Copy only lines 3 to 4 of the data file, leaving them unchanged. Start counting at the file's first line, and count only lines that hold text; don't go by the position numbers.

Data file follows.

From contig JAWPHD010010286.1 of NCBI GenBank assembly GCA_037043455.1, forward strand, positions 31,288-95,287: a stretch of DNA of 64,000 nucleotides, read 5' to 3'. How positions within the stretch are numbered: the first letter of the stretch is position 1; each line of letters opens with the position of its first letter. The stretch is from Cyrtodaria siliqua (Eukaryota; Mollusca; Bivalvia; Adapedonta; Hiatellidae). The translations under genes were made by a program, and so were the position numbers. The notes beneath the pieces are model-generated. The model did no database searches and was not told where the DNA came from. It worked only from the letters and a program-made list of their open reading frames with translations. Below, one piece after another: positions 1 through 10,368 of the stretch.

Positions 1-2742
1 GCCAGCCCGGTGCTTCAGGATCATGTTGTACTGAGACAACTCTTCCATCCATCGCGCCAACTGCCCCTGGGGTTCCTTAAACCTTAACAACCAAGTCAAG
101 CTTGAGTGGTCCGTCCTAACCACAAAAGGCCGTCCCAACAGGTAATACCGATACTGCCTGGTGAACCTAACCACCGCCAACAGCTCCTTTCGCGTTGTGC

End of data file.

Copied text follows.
1 GCCAGCCCGGTGCTTCAGGATCATGTTGTACTGAGACAACTCTTCCATCCATCGCGCCAACTGCCCCTGGGGTTCCTTAAACCTTAACAACCAAGTCAAG
101 CTTGAGTGGTCCGTCCTAACCACAAAAGGCCGTCCCAACAGGTAATACCGATACTGCCTGGTGAACCTAACCACCGCCAACAGCTCCTTTCGCGTTGTGC